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a reply to: PublicOpinion

So, you cite models that were wrong and reality is showing a faster pace, the OP's source notes scientists saying that their models were wrong and the global warming pace is much slower than predicted.

Can we all just agree that these scientists just can't get anything accurate?



posted on Sep, 20 2017 @ 03:02 PM
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originally posted by: Phage

Wait.
You mean that if the Paris accord works, it will work?


If the Paris accord doesn't do crap it still works... Sounds like a sound 3 billion dollar investment for the US...lol



posted on Sep, 20 2017 @ 03:35 PM
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originally posted by: Xtrozero
If the Paris accord doesn't do crap it still works... Sounds like a sound 3 billion dollar investment for the US...lol

Eh. That's chump change.



posted on Sep, 20 2017 @ 04:20 PM
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a reply to: SlapMonkey

You mean the paywalled clickbait in the OP? Well. If you say so, care to share the study of said "experts"?

The actual data to gaze away is brought to you by... you've guessed it: scientists. No, we can't agree that they can't get anything accurate. The quality is pretty good, actually. No more grainy pictures and stuff.


edit on 20-9-2017 by PublicOpinion because: (no reason given)



posted on Sep, 20 2017 @ 04:35 PM
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When I read all of these climate change discussions and try to hear both sides of the argument I always come back to one core thought.

If we indeed can do anything collectively to influence this climate change in a positive way in regards to our planet and all of its inhabitants, why the heck wouldn't we?



posted on Sep, 20 2017 @ 04:35 PM
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Whenever I get on these threads I quote and talk about stuff actual Scientists and Scientific organizations have said. I'm not just an alarmist because I read a huff post article or something.

So If I'm getting my information on Global Warming from Scientists and organizations like NASA, where do you guys get your information from?

How does information regarding our Climate you get from some journalist, hold more weight that information I get from Scientists?

?

Or to put it a different way. If NASA tells me man made global warming is real, then which scientists are telling you it's not? There has to be some. Don't post graphs and charts you made up either, because you can't tell me you're smarter than a NASA scientist. I mean seriously.
edit on 20-9-2017 by amazing because: (no reason given)



posted on Sep, 21 2017 @ 09:05 AM
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a reply to: PublicOpinion

Study of said "experts"

You're more than capable, I hope, of perusing their affiliations and then seeking out their scientific credentials, if you feel up to it. Yes, it's just the abstract unless you want to pay for it, but now you have the means to read it or try to find a free source for the study, if you want.

See, you bemoan the "paywalled clickbait in the OP," and I did, also. Apparently the difference between you and me is that I continued to research it, found other stories about it that did not have paywalls, and actually found the study cited in the articles (paywalled or not). This is all something that you, too, could do, if you really cared about the actual story's substance over arguing against it without (apparently) even seeing the study or reading any of the stories.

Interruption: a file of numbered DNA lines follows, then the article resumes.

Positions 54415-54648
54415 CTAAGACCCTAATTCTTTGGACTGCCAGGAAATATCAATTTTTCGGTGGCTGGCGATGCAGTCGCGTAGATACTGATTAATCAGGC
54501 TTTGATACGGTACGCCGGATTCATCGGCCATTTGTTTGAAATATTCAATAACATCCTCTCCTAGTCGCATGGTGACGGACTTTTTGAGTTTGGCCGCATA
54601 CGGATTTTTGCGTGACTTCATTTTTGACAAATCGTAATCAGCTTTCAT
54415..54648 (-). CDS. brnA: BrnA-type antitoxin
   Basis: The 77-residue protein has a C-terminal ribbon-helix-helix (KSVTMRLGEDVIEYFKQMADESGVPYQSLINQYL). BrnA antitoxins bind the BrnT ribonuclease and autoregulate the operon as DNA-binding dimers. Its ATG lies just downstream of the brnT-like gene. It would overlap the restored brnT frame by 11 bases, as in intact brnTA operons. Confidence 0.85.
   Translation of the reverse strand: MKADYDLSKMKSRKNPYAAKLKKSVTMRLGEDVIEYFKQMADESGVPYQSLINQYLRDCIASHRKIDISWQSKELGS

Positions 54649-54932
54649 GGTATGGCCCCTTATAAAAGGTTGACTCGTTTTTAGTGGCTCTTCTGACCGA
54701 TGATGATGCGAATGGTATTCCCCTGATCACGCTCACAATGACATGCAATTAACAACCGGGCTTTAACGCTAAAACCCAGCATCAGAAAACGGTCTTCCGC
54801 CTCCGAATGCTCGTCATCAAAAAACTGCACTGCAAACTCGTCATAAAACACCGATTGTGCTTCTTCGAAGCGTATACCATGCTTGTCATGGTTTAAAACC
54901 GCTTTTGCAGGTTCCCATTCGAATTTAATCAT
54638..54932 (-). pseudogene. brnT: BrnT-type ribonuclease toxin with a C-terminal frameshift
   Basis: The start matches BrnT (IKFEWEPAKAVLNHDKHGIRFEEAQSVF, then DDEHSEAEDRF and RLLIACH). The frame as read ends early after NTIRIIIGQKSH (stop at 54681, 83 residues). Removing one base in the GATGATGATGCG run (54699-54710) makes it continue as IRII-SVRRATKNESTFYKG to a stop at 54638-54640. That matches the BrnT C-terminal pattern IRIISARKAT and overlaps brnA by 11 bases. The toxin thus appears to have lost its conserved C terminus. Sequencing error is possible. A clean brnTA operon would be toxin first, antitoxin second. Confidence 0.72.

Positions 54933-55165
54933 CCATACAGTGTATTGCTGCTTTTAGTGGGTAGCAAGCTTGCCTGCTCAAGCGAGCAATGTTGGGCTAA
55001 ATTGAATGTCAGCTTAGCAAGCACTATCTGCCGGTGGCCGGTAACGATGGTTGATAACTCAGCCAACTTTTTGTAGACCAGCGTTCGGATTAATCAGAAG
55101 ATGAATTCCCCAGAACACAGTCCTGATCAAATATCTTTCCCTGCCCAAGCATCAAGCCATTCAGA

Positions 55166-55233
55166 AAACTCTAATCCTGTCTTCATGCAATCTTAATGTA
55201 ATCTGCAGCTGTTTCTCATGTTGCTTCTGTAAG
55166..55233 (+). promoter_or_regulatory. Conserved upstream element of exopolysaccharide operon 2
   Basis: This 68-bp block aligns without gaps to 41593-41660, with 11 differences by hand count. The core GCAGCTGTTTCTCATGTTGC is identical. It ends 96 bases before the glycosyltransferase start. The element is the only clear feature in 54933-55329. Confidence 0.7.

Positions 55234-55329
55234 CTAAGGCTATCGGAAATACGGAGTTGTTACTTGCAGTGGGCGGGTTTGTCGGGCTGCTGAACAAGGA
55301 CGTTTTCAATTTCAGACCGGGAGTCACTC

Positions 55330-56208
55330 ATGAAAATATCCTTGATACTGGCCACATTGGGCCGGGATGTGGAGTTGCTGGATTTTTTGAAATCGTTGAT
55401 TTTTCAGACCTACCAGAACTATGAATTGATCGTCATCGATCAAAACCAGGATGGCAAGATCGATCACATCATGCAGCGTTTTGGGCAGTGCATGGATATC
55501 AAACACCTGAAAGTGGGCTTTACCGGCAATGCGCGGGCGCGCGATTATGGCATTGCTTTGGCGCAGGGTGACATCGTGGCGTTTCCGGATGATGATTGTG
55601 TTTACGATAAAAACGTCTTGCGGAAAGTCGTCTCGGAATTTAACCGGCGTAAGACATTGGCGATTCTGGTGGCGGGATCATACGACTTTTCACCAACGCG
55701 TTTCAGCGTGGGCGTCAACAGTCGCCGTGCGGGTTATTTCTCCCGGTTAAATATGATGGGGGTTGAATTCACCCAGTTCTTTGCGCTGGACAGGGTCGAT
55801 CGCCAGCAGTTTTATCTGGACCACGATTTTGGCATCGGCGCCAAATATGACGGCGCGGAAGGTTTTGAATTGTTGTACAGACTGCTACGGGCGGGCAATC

Correct me if I'm wrong...
edit on 21-9-2017 by SlapMonkey because: added snarkiness

edit on 21-9-2017 by SlapMonkey because: (no reason given)



posted on Sep, 21 2017 @ 09:32 AM
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originally posted by: Gumerk
If we indeed can do anything collectively to influence this climate change in a positive way in regards to our planet and all of its inhabitants, why the heck wouldn't we?

Answers to this question abound all over ATS, but I'll give you my take on it.

The bottom line, after about two total decades of paying attention to the AGW theory, and about one decade or really looking into it and changing my mind from AGW proponent to AGW skeptic, is that there is not enough absolutely proven, undeniable truth behind the theory, including (as is shown in this OP) especially the models and forecasting that has been shown time and again to be false, along with many, many stories of falsified or 'adjusted' data that makes data that otherwise shows a reality not aligned with the modes to then be aligned with the models.

Skepticism is a great tool when it comes to scientific study and debate, and all of the things that have transpired in the midst of the marketing of the AGW theory should make any thinking person pause and consider whether we are being manipulated, and to what extent.

I see evidence from scientists that point to solar activity being the main driver of climate change; I've read article discussing a correlation between large volcanic eruptions and depletion of the ozone; I've seen data that indicates that temperature change precedes CO2 fluctuations instead of CO2 causing it; I've seen too many mistakes or heard too many climate scientists admit to knowing that we don't know enough about the catalysts of our climate to be sure how much our activity is truly affecting the natural order and cycle. I've seen/read/heard all of these things, plus much more, that has cause me to alter my opinion of the AGW theory. Hell, scientists can't even say, with any level of true certainty, how much CO2 in the atmosphere is man's doing versus natural increases. I've seen numerous scientific papers that discuss that increases in atmospheric CO2 would actually be beneficial to the planet as a whole, or that the oceans are the main drivers of climate change.

The point is that there is so much conflicting scientific data out there that we don't have a very good handle, at all, on the catalysts of the earth's changes in climate, let alone how we are directly affecting it, or even if the effect is an absolutely negative thing.